The first settlers of European descent arrived in the Victorville area during the late 1800s. Known as Victor, the town formed next to a railroad station built by the California Southern Railroad. U.S Route 66 connected to the town in 1926, and the army established an air base in 1941.
Named for Jacob Nash Victor, the construction superintendent for the California Southern Railroad, the town created a grid-pattern plan for growth in 1886. The area contained ample water and rich soil, which spurred agricultural development soon after. At the turn of the century, deposits of limestone and granite led to the establishment of Victor as a cement manufacturing area. The United States Postal Service changed the name of the town to Victorville in 1901 to avoid confusion with Victor, Colorado.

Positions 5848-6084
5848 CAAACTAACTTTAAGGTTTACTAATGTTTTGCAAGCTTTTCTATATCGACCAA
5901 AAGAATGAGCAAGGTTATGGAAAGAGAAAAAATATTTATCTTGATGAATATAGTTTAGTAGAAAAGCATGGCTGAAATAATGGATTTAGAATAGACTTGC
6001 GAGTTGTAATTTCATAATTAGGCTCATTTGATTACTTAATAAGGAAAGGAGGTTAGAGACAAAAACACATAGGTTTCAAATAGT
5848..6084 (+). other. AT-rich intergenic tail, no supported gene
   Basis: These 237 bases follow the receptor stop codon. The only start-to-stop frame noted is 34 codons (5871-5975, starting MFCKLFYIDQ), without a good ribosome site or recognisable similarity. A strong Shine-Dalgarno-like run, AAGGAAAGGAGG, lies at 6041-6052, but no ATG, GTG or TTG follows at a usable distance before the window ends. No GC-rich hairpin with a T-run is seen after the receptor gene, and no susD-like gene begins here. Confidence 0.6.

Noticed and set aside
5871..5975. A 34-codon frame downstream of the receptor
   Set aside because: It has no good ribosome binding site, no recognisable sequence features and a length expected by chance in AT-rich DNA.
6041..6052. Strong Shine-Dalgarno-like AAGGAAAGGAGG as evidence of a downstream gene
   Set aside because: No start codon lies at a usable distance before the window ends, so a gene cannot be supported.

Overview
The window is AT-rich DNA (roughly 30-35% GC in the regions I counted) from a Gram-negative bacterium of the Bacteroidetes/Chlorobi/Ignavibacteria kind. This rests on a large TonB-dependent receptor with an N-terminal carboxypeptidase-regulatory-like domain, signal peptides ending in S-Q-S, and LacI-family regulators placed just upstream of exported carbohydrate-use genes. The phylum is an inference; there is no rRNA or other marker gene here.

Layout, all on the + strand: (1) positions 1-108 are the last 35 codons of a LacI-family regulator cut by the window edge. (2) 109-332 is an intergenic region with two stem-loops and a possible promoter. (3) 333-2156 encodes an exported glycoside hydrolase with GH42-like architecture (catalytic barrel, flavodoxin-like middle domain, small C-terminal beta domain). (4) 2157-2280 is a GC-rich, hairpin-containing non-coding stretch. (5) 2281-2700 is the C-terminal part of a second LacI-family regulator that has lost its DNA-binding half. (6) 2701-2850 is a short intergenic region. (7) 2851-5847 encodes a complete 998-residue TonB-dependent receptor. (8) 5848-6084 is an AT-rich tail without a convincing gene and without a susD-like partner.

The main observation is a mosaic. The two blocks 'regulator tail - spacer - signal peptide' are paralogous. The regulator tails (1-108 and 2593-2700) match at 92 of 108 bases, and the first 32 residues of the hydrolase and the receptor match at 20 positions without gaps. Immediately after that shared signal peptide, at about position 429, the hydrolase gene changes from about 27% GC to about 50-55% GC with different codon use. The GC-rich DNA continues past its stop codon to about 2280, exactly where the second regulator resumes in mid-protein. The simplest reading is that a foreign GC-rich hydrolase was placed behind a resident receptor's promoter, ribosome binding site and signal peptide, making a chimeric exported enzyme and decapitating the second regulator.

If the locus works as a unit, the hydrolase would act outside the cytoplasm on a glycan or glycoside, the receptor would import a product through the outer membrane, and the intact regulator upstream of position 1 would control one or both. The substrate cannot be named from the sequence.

When Route 66 was built through Victorville, a large number of businesses opened to serve highway traffic. Hollywood also used the highway to film a number of movies in the area. The military established Victorville Army Airfield in 1941, which later became George Air Force Base, providing significant employment to the town.
The town incorporated itself as a full city in 1962; however, the Air Force base closed in 1992 before being merged with the city as Southern California Logistics Airport. Approximately 99,000 people live in Victorville, according to a 2007 estimate.